The test of a well-considered RFP, in my opinion, is whether the document can be used as a guide for the buyer rather than a to-do list for the seller. As Stiver points out, it’s a helpful exercise for the buyer to write out what he wants in a creative firm, which skills and experiences he values and even what he wants to pay for certain services. But rather than distributing the document to numerous firms to begin allocating a multitude of hours to answering the questions (in isolation) he should then select the firms that he thinks might be good fits to have conversations with, using the document as the guide for such conversations.

The measure of the fit between buyer and seller comes in these unscripted, unrehearsed conversations – not in the documents or the carefully rehearsed PowerPoint presentations. And crafting the short list of conversation-worthy firms is dead simple these days. Anyone selling ideas and advice is employing some level of content marketing, making Google more powerful than any search consultant.

The Tercon ruling leaves me wondering how many private companies in Canada have in-house legal counsel that are oblivious to the contract A scenarios and the legal exposure arising from them that their marketing and procurement people are exposing them to through the issuance of ill-considered RFPs. I’m waiting for the case law to be tested by a Canadian design firm or advertising agency and I don’t think I’ll have to wait long.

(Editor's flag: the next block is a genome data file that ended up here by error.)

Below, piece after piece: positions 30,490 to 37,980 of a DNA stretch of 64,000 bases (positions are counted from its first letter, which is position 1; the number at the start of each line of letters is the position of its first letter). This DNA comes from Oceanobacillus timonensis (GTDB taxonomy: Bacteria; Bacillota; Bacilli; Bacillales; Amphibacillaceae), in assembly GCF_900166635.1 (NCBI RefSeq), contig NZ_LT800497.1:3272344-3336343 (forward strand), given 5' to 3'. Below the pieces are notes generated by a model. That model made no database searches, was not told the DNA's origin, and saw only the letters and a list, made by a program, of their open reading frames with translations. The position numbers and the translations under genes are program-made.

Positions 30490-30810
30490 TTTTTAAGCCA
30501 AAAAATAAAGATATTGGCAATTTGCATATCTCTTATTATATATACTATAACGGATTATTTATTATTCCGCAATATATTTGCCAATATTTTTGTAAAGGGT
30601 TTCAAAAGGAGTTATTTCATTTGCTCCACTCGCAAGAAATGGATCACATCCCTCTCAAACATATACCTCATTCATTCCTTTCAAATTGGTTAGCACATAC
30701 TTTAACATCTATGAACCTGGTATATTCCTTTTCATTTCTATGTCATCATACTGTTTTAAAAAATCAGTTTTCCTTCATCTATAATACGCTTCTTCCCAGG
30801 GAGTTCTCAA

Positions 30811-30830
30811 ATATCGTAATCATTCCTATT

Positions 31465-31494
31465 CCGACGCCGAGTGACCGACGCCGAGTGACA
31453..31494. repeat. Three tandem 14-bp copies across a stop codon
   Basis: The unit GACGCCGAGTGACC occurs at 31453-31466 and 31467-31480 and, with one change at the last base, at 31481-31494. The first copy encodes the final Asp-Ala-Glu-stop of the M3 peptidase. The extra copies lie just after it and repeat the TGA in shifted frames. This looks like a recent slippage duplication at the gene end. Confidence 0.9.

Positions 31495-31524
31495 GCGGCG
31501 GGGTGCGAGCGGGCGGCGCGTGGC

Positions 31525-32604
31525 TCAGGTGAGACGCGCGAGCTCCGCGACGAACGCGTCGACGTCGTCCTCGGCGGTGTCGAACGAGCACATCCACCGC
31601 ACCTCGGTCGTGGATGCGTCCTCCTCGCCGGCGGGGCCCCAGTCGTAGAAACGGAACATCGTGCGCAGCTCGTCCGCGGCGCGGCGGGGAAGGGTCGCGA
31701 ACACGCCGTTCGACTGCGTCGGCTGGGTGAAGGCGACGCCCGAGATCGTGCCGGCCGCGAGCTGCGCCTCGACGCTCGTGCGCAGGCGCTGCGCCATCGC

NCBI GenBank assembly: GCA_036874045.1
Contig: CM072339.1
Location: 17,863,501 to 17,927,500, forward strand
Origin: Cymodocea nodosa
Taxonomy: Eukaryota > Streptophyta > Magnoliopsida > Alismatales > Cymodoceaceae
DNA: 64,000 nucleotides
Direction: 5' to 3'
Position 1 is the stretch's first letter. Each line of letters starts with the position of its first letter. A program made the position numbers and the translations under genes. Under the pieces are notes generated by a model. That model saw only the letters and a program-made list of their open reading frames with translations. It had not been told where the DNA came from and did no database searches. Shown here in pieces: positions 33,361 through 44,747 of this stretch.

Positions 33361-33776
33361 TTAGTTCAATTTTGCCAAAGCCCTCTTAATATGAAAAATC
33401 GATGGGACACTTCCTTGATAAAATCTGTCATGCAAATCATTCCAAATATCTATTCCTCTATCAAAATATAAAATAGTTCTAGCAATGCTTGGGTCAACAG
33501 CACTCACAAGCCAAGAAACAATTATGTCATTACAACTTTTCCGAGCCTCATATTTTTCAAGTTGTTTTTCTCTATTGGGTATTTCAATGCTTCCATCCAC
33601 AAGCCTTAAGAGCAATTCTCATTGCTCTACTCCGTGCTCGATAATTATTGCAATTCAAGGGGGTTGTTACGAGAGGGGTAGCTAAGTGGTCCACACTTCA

Both Harrison and Stiver have addressed audiences of buyers and sellers of professional services to warn them of the implications of the Tercon ruling and, according to Harrison, the procurement folks are shocked. “Their world has changed and nobody has told them. They know this is big, but most of them are not sure what to do about it.”

Harrison has been a voice for the elimination or at least drastic reduction of the use of the RFP in buying professional services for years. For the first time he is now optimistic that the RFP will be put in its place in Canada and a smarter, simpler procurement process will ultimately prevail.

What About the Rest of You?

Unfortunately for those outside of Canada, there are no practical legal ramifications that cross jurisdictions and I’m unaware of similar case law in other countries. I see the RFP process as so highly flawed that whatever rises from it’s ashes in Canada cannot help but serve as a model and an inspiration for businesses elsewhere in the world, but the real value in these court decisions is in highlighting the need for a simpler procurement process. Only time will tell if my optimism is misplaced. The only thing for certain is that the way creative services are bought and sold in Canada is finally about to change.